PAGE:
The funniest moment related to hauling things in my car was pretty recent. When I was finally able to drive again and preparing to return to work, I discovered that I had a slow leak in one tire. I took my car to a local shop to get it fixed. When I went in, the good ol’ boy behind the counter greeted me warmly, offered me a drink, and quickly got to work on the tire. A few minutes later, he approached me. I’d been focused on a book and wasn’t paying attention to the workers or my car.
The man’s entire demeanor had changed. He looked as though he expected me to go mad and start beating him about the head with my book. Seeing his face, I was expecting the news that my tire was irreparably damaged. When he reached me, he watched me warily and mumbled. (Actually, he didn’t really reach me, because, he stopped several feet away. He seriously stayed well out of arm’s reach.) I frowned and asked, “Pardon me?”. He mumbled again. It sounded like, “Wissa wassa Fred.” I smiled encouragingly, and ‘pardoned’ again. Finally, he flinched, took a deep breath, and met my eyes. “We had to move the bread.” At this point, I was confused into, “Huh?” He repeated loudly and slowly, since I was clearly hard of hearing and thick, as well as insane, “WE…HAD…TO…MOVE…THE…BREAD.”
CLICK! I suddenly remembered! We get organic non-GMO day old bread from a bakery for very cheap. It makes great pig and chicken feed. Normally, we store it in the freezer, however, there wasn’t room for it all. Our barn cat was getting into the excess. So, the kids put it in my trunk. The poor man opened the trunk to get the lugnut wrench and found 100 loaves of organic non-GMO bread piled on top of the spare. He clearly thought I was one tire short of a full set!
All this ‘farmy’ cargo has some strange consequences. There’s hay in the SUV. No, seriously, there’s hay everywhere! If you sit in the back seat, hay will waft down from the headliner to bedeck your hair and clothing. You’ll also emerge from that seat with various amounts of coastal and alfalfa stuck to your posterior. This is problematic, because, the SUV is the only vehicle large enough to seat our family of five.
Around Christmas, we drive two and a half hours to attend a play with my husband’s family. It is something we all look forward to and dress up for. This means, three adult sized people are stuck in the back seat for a L O N G drive. Poor Grace in her best clothes and coiffed hair is hemmed in by brothers in slacks and dress boots. Presuming she manages to remain unmussed and unwrinkled, she emerges at our final destination only to discover approximately a full flake of hay sprinkled over her very long very thick hair and another clinging to her in various difficult to reach places. It is right up there with Cinderella’s carriage converting to a pumpkin on the steps of the Royal Palace BEFORE the ball!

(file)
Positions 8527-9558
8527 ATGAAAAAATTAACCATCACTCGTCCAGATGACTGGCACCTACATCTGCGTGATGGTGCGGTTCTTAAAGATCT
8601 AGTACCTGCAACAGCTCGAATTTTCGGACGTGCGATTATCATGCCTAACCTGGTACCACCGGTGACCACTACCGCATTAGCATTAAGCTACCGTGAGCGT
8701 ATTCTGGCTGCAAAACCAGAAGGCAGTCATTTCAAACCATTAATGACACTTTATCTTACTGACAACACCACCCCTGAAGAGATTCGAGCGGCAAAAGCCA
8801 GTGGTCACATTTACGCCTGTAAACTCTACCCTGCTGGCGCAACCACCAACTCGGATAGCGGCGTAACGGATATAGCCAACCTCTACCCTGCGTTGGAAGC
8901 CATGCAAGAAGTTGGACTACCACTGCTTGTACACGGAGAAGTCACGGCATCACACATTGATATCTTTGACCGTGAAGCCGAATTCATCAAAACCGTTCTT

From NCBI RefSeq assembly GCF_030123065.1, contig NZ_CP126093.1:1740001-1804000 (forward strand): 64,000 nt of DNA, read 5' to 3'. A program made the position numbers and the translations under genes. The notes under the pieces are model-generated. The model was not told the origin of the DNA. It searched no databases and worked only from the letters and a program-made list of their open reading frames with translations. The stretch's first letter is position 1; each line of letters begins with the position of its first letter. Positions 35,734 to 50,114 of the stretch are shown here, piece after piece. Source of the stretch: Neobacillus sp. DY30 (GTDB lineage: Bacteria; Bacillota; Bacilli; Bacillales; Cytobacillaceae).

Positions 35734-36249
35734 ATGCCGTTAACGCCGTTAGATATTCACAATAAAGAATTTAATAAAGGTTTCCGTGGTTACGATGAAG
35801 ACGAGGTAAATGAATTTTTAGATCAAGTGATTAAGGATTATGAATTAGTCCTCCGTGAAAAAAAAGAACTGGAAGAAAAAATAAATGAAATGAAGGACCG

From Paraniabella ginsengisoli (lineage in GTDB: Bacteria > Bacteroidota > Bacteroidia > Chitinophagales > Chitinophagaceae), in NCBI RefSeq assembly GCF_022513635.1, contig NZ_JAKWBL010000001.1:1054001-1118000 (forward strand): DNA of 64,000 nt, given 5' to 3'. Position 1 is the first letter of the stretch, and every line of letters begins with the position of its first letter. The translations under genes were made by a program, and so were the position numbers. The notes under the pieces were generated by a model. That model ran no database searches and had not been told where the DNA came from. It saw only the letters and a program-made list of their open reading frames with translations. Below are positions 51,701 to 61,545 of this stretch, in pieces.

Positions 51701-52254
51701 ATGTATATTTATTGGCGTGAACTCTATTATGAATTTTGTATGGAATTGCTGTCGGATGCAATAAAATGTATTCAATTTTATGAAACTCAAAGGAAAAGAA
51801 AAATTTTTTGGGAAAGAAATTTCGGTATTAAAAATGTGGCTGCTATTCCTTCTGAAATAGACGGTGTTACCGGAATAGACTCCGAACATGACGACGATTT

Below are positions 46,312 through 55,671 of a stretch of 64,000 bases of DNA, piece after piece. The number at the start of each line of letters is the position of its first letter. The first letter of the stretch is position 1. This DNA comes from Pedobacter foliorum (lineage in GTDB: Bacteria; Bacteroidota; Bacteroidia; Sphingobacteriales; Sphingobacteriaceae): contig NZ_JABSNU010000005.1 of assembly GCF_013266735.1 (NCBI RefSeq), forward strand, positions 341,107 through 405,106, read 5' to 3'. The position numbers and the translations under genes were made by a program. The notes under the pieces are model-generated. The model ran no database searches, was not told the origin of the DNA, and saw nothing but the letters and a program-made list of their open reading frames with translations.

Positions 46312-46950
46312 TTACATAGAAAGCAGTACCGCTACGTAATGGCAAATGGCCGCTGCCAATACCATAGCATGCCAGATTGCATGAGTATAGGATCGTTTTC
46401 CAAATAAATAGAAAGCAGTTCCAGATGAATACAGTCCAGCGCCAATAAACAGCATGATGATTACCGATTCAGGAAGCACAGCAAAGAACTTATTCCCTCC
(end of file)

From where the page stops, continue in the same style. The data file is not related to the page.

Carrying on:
Our plan was to buy a truck immediately after buying the farm. We had saved up, and we were prepared. However, I had a Humpty Dumpty moment that nixed all plans other than paying bills and recovering. So, we made-do with what we had and tried to see the funny side of things. I’m finally well again, so we’ve been swimming toward the financial surface. We were just beginning to rebuild our ‘decent farm vehicle’ fund, when we were blessed with the unexpected boon of a well-loved, well cared for pick-up. It’s an actual pick-up, folks! I mean it has a bed AND a trailer hitch!
The day we brought the pick-up home, we used the last bale of hay. Liam is so proud of that truck. He stood a little straighter, knowing he could pick up hay in an actual pick-up! He was so happy to know we would no longer be redneckified. He woke the next morning filled with anticipation. He could easily get ten or fifteen bales, and there would be no smug looks from the seller.
Then, he looked out the bedroom window. Can you hear the whomp-whomp (again)? It was bucketing with rain. I turned away my smile and managed not to ask for clarification of the words he muttered. I was still hiding a grin as he climbed into his trusty SUV and started off to collect six square bales of perfectly Tetrised coastal!
Are we the only ones who sometimes feel that life’s soundtrack is ‘whomp-whomp’? Slightly funny, slightly sad, but always indicative of plans going slightly awry. What is your life’s soundtrack?